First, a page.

OMAHA (CN) – Nebraska “jumped the gun” in suing the Environmental Protection Agency over greenhouse gas emission limits for new power plants, as the EPA regulations are not yet in place, a federal judge said in dismissing the state’s complaint.
“Nebraska’s attempt to short-circuit the administrative rulemaking process runs contrary to basic, well-understood administrative law,” U.S. District Judge John Gerrard wrote in his Monday ruling.” Simply stated, the state cannot sue in federal court to challenge a rule that the EPA has not yet actually made.”
In its Jan. 15 lawsuit, Nebraska cited a section of the Energy Policy Act of 2005 that bars the EPA from basing new rules on information from facilities that receive federal assistance.
The Energy Policy Act limited federal financing of such projects to those more efficient and environmentally cleaner than existing facilities. To set the standard of performance, the EPA must look beyond projects that were built under the program, the state claimed.
The proposed EPA rule in question is called “Standards of Performance for Greenhouse Gas Emissions From New Stationary Sources.” It concerns new electric power plants and their carbon dioxide emissions.
Nebraska Attorney General Jon Bruning challenged the proposed rules under the Administrative Procedure Act. He claimed the EPA had exceeded its authority and violated federal law by using federally funded energy facilities as the basis of its consideration for rules changes.
The lawsuit cited presently inoperable power plants in Mississippi, Texas and California that received a total of $2.5 billion in federal assistance and whose carbon capture and storage technology was used as the basis of the proposed rule.
But the EPA, in its motion to dismiss, called Nebraska’s action “premature” and alluded to “a host of jurisdictional and other dispositive defects” in the complaint.
Judge Gerrard agreed with the EPA.
The dismissal provides guidance for future actions, noting that the framework for obtaining judicial review exists within the Clean Air Act and that the state “should find this remedy adequate.”
In any event, Nebraska “will still have to wait until there is a final agency action” before filing suit against the still-proposed changes, Gerrard said.
“If Congress had wished to allow immediate, interlocutory appeals of proposed rulemaking under the Clean Air Act, it could have done so. It did not, and for good reason: making environmental regulations is difficult and complicated enough without having federal judges weigh in at every step along the way,” Gerrard concluded.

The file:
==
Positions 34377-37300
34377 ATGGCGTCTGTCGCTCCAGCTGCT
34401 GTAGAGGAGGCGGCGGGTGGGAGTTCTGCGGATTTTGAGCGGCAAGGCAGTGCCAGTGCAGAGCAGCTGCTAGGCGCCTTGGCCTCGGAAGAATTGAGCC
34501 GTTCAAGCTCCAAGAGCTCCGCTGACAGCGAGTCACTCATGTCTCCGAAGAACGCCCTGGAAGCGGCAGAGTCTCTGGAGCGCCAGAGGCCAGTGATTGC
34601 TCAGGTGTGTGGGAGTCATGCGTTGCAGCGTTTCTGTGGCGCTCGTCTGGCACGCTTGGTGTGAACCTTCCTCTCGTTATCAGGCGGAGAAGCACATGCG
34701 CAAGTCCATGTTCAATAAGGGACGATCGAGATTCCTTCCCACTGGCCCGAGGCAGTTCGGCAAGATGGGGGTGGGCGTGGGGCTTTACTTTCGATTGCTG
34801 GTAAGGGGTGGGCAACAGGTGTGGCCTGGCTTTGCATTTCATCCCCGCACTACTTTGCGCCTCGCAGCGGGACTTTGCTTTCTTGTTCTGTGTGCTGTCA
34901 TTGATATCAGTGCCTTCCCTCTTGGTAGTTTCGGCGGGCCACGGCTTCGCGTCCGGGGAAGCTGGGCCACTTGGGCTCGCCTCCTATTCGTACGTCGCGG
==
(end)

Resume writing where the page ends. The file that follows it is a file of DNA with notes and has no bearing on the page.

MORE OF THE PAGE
The Clean Coal Power Initiative, a cooperative effort between the government and industry, established in 2002 at President Obama’s behest, increased investment in so-called clean coal technology, including large investments in carbon capture and storage devices.
The new EPA rules resulted from a mandate Obama issued on June 25, 2013, calling for EPA Administrator Gina McCarthy to create a proposal for carbon pollution standards at new power plants.
The proposal, released on Sep. 20, 2013, focuses on new natural-gas-fired stationary combustion units and new fossil-fuel-fired utility boilers.
Obama’s push for clean coal has been riddled with challenges since then, including scrutiny from the House Committee on Energy and Commerce and a challenge under the Congressional Review Act by Senate Minority Leader Mitch McConnell and his Republican colleagues, according to the Sabin Center for Climate Change Law at Columbia Law School, which tracks the issue.
A coalition of industrial and manufacturing concerns have spent millions of dollars fighting the new emissions standards and other elements of Obama’s climate action plan, the Sabin Center notes, principally through the Partnership for a Better Energy Future.
In March this year the House of Representatives passed the “Electricity Security and Affordability Act” to try to restrict the powers of the EPA to regulate emissions.
The Senate has yet to consider this bill and it has little chance of becoming law.
But that the House felt compelled to act illustrates how politically charged the issue remains, particularly for conservatives.
Bruning, the Cornhusker state’s Republican attorney general, claimed when he sued that “the impossible standards imposed by the EPA will ensure no new power plants are built in Nebraska.”
He added: “This federal agency continues to overstep its authority at the detriment of Nebraska businesses.”
This is one of several high-profile conflicts with the federal government Bruning has fought in recent years, including fights over the Affordable Care Act and several spats with the EPA involving air and water quality.
Bruning, who calls himself the “people’s lawyer” on his state-sponsored website, touts his history of “opposing the federal Environmental Protection Agency’s job-killing greenhouse gas emission regulations.”
The January lawsuit followed a letter Bruning sent on behalf of 17 other attorneys general, urging the EPA to cede emissions regulations to the states.
Throughout his tenure as a public figure Bruning has faced allegations of political grandstanding and unashamed aspiration for higher office. His brazen style has often drawn the ire of some constituents in this conservative state. An editorial from the Lincoln Journal Star from 2008 stated that “Bruning would better serve the public by focusing less on attracting attention and more on getting the job done.”
Bruning will step away from public office early next year after serving three terms as attorney general and two terms in the Legislature. He failed to secure the Republican nomination for governor this May, finishing second to Pete Ricketts. He lost a Senate bid to Deb Fischer in the 2012 Republican primary.
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